Item description for The Evidential Power of Beauty: Science and Theology Meet by Thomas DuBay, Dan Paulos & Wendy Beckett...
Overview While everyone is delighted by beauty, and the more alive among us are positively fascinated by it, few are explicitly aware that we can recognize truth by its beauty and simplicity. In this unique study of the power of beauty, Fr. Thomas Dubay explores the reasons why all of the most eminent physicists of the twentieth century agree that beauty is the primary standard for scientific truth. Likewise, the best of contemporary theologians are also exploring with renewed vigor the aesthetic dimensions of divine revelation. Honest searchers after truth can hardly fail to be impressed that these two disciplines, science and theology, so different in methods, approaches and aims, are yet meeting in this and other surprising and gratifying ways. This book relates these developments to nature, music, academe and to our unquenchable human thirst for unending beauty, truth and ecstasy, and thirst quenched only at the summit of contemplative prayer here below, and in the consummation of the beatific vision hereafter.
Publishers Description While everyone is delighted by beauty, and the more alive among us are positively fascinated by it, few are explicitly aware that we can recognize truth by its beauty and simplicity. Dubay explores the reasons why all of the most eminent physicists of the twentieth century agree that beauty is the primary standard for scientific truth. Likewise, the best of contemporary theologians are also exploring with renewed vigor the aesthetic dimensions of divine revelation. Honest searchers after truth can hardly fail to be impressed that these two disciplines, science and theology, so different in methods, approaches and aims, are yet meeting in this and other surprising and gratifying ways.
This book relates these developments to nature, music, academe and our unquenchable human thirst for unending beauty, truth and ecstasy, a thirst quenched only at the summit of contemplative prayer here below, and in the consummation of the beatific vision hereafter.
Citations And Professional Reviews The Evidential Power of Beauty: Science and Theology Meet by Thomas DuBay, Dan Paulos & Wendy Beckett has been reviewed by professional book reviewers and journalists at the following establishments -
Booklist - 10/01/1999 page 316
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More About Thomas DuBay, Dan Paulos & Wendy Beckett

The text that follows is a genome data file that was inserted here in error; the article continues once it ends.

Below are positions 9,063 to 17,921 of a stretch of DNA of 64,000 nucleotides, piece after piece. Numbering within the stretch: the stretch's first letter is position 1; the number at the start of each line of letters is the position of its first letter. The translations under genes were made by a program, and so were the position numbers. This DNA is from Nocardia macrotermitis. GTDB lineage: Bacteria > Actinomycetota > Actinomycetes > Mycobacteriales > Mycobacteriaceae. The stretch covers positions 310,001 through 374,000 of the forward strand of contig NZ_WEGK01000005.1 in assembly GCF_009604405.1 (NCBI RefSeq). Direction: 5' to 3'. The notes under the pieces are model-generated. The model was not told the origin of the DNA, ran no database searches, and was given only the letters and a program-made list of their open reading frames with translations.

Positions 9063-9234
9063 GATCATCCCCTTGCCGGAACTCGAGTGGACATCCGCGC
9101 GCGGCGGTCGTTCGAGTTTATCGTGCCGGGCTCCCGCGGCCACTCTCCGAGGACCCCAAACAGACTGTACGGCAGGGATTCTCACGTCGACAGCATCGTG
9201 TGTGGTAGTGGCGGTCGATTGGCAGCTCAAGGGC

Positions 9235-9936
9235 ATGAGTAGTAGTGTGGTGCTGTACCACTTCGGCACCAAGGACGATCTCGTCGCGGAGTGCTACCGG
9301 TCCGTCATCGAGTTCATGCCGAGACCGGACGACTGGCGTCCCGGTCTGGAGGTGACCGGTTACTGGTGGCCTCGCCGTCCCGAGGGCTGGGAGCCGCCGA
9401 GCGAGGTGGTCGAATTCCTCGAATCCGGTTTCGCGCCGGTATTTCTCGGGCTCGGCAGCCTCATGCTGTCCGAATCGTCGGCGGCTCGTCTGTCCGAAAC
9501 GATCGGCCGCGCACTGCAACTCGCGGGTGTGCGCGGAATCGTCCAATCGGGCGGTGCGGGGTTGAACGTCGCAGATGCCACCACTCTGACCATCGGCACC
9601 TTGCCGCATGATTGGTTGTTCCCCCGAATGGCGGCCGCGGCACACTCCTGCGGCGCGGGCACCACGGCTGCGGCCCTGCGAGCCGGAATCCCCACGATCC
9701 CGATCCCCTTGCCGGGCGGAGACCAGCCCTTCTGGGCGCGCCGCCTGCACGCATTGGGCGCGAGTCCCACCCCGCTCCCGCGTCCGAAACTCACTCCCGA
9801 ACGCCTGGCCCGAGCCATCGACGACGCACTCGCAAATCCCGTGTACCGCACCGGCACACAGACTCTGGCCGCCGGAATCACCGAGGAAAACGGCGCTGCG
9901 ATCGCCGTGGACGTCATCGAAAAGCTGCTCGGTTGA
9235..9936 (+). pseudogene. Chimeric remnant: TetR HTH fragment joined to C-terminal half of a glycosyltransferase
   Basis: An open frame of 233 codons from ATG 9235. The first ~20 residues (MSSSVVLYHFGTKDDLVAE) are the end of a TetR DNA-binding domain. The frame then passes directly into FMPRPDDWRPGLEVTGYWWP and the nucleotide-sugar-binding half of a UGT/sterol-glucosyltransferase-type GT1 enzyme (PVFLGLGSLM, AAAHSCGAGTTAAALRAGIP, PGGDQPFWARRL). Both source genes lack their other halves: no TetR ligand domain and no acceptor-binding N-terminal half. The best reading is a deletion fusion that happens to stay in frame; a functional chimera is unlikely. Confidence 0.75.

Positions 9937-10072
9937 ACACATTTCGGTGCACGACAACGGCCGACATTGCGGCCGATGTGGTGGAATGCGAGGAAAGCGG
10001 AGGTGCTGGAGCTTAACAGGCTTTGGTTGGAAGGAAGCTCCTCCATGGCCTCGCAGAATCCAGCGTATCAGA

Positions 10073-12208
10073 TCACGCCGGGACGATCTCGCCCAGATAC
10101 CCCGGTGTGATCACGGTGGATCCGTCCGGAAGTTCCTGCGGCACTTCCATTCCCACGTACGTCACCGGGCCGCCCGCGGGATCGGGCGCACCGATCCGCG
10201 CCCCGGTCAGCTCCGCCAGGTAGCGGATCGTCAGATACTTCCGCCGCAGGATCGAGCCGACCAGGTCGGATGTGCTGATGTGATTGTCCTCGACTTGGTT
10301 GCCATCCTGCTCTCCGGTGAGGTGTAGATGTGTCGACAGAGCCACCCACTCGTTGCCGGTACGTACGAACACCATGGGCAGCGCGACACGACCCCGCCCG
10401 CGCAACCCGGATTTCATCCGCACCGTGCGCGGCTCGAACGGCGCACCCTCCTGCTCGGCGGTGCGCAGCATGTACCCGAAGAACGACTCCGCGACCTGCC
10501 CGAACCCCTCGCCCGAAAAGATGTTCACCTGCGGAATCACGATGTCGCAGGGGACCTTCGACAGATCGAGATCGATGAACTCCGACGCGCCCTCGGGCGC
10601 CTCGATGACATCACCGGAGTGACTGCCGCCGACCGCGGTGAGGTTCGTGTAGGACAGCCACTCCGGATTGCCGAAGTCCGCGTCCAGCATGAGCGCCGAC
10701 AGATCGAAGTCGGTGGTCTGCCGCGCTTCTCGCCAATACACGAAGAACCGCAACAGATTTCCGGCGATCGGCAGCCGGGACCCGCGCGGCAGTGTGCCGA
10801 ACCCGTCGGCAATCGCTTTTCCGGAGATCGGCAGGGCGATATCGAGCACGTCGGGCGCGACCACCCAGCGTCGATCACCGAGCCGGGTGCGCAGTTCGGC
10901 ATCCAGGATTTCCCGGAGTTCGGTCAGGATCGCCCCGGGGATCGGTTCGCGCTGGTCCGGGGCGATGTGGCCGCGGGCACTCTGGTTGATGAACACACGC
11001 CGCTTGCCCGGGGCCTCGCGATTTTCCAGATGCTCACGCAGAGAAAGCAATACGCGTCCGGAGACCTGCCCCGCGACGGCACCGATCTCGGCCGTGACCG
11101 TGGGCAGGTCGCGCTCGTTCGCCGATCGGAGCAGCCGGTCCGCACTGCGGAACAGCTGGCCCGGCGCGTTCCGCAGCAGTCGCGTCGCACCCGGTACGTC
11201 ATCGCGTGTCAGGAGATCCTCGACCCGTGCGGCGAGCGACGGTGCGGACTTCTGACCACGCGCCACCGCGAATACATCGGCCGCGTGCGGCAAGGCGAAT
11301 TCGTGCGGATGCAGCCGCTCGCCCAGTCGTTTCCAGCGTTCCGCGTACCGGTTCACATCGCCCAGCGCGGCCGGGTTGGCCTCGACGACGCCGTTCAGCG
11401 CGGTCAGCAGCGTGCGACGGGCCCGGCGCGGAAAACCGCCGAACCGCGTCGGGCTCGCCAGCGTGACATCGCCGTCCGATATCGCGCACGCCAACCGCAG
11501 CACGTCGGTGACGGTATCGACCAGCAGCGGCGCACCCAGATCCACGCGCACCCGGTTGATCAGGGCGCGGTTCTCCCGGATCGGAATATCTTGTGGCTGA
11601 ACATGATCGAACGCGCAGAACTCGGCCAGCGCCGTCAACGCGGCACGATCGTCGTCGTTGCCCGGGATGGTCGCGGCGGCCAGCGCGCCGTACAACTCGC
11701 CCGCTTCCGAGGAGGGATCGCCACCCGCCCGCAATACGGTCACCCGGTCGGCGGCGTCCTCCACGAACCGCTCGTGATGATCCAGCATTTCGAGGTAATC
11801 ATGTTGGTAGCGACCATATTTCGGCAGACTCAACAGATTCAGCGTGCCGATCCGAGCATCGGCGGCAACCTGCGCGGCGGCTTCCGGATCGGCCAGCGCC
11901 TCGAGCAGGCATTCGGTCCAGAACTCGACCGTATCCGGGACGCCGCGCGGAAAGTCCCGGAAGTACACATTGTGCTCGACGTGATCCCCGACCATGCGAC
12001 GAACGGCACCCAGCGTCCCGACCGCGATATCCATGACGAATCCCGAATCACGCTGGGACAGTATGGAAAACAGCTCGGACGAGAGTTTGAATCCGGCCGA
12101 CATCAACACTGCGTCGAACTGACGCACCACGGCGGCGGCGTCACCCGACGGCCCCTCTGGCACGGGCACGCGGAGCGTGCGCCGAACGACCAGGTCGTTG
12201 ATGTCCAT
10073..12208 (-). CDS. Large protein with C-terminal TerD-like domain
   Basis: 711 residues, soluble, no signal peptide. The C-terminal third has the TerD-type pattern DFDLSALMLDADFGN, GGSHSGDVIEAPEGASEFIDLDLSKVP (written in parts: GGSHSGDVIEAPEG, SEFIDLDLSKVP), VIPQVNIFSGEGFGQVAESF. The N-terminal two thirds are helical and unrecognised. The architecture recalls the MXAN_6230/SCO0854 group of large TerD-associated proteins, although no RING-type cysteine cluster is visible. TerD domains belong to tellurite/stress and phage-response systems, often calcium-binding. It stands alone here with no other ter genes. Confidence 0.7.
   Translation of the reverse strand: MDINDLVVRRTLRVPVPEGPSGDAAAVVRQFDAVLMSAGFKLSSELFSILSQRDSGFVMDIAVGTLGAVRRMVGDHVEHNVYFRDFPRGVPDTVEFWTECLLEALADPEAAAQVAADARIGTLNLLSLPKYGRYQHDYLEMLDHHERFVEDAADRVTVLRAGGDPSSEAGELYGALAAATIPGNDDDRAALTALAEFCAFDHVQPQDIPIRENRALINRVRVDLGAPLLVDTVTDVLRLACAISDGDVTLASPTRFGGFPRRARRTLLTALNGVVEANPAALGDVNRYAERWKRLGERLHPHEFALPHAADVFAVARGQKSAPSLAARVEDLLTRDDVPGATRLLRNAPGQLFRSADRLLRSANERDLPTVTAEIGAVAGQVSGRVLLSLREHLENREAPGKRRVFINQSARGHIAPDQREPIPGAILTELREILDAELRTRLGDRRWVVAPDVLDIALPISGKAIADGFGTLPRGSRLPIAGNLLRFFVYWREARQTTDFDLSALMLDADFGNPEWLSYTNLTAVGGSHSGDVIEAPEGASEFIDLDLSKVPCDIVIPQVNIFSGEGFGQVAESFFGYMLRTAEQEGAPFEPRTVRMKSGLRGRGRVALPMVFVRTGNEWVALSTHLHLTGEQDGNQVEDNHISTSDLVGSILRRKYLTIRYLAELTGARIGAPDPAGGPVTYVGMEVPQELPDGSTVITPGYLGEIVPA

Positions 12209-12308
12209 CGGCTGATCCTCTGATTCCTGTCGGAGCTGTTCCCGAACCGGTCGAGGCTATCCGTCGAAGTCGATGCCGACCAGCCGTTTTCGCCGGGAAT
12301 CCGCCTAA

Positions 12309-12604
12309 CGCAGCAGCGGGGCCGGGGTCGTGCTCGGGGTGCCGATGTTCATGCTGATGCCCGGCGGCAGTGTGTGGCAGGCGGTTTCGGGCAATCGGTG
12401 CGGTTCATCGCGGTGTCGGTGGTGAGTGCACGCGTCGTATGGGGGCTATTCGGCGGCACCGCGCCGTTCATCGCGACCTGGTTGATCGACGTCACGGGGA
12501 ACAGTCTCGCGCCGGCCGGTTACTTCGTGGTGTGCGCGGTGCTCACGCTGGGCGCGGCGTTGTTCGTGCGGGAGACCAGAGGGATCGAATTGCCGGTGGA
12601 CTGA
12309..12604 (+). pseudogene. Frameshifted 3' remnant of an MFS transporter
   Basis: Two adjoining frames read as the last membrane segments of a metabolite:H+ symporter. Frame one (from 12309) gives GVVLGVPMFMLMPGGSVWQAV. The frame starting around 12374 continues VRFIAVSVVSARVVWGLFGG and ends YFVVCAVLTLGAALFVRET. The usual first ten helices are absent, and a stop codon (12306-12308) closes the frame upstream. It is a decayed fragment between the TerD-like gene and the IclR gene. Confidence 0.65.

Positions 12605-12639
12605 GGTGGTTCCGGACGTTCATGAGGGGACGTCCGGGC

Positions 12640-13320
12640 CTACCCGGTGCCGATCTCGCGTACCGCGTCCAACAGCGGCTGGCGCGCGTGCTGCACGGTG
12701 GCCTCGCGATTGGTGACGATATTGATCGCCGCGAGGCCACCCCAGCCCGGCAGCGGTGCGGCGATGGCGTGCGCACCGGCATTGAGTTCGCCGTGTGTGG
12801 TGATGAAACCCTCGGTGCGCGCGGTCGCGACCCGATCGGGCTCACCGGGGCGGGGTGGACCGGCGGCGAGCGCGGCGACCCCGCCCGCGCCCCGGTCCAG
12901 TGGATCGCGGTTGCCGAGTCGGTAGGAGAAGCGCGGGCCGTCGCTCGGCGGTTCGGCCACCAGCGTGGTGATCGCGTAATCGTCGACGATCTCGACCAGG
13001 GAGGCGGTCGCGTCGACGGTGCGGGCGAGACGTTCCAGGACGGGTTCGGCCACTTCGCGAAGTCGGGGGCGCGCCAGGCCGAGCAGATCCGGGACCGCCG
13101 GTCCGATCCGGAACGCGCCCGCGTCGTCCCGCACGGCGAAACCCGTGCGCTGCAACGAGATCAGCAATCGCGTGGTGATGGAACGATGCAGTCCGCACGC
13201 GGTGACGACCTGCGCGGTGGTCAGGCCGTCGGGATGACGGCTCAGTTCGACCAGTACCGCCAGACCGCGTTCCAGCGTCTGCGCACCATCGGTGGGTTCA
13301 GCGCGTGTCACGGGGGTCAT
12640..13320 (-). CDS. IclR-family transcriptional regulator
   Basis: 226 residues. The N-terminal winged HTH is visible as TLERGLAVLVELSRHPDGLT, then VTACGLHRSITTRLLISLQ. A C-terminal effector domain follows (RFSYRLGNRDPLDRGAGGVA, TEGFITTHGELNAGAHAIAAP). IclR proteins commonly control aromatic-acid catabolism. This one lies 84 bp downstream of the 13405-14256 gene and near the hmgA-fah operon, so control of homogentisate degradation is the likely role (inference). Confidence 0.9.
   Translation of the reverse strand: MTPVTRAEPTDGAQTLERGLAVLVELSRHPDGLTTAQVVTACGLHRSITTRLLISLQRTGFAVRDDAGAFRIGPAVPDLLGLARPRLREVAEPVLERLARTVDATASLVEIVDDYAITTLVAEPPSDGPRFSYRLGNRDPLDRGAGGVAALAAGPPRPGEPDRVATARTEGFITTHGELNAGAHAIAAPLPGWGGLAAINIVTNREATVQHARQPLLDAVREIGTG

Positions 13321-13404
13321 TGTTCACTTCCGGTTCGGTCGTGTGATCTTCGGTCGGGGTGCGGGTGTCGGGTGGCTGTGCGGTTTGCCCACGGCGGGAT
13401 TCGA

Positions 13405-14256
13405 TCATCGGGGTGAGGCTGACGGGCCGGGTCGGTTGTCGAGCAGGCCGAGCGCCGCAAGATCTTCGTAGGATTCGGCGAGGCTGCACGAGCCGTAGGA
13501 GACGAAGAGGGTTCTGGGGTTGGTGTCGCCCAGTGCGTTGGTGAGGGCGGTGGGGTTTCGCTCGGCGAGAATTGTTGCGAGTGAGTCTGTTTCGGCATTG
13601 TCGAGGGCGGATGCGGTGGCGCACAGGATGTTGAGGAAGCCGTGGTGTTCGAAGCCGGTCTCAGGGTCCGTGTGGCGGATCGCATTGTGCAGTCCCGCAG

Fr. Thomas Dubay, S.M., a teacher and retreat master on prayer and the spiritual life, is the author of the best-selling book on prayer Fire Within, as well as The Evidential Power of Beauty, Seeking Spiritual Direction, and Faith and Certitude.
Thomas DuBay currently resides in Washington, in the state of District Of Columbia.
Reviews - What do customers think about The Evidential Power of Beauty: Science and Theology Meet?
reviewing Evidential Power of Beauty Apr 6, 2008
I found Thomas Dubay's book on the subject of beauty quite interesting,but also inspiring.The chapters dealing with the wonders of the universe,the Macromarvels,the Midimarvels,and the Micromarvels are a must read for everyone. I did find the book a hard read.It is a book that contains so much information,scientific or otherwise,that it can be a quite a task to plough through it.Not a book at bedtime.It is one of those books that you have to read over again to get further meaning from it.Thomas Dubay is a very deep thinker,so as a reader it helps to be somewhat similiar in mind to digest the contents.
awesome! Aug 1, 2007
I've just began reading this book and couldn't put it down. As an artist, i think it is important to know the principles of beauty. I also watch the show of Fr. Dubay based on the book in EWTN. I recommend this book to anyone fascinated about Beauty, that ultimately points to its Divine Author. :)
A splendid book, with two glaring errors... Jul 26, 2007
...thus the missing two stars.
I made a private retreat at Christ in the Desert Monastery in the high desert of New Mexico, in the Santa Fe National "Forest", just recently, and found this book on the bookshelf in the common room of the guest quarters. Having read Happy Are You Poor by Dubay, and emphatically enjoying it, I decided to read it during my stay.
The books title states enough about the content, so I won't spend much time talking about the different parts. I'll just say that he philosophically talks about beauty, and the impact that it has on people, and that beauty simply cannot be accidental, as the beautiful things that we as humans make are intentional. He then spends ample time going through the minutest details of anything from stars to hummingbirds, from orchids to cells, demonstrating that each is "perfect according to its own kind."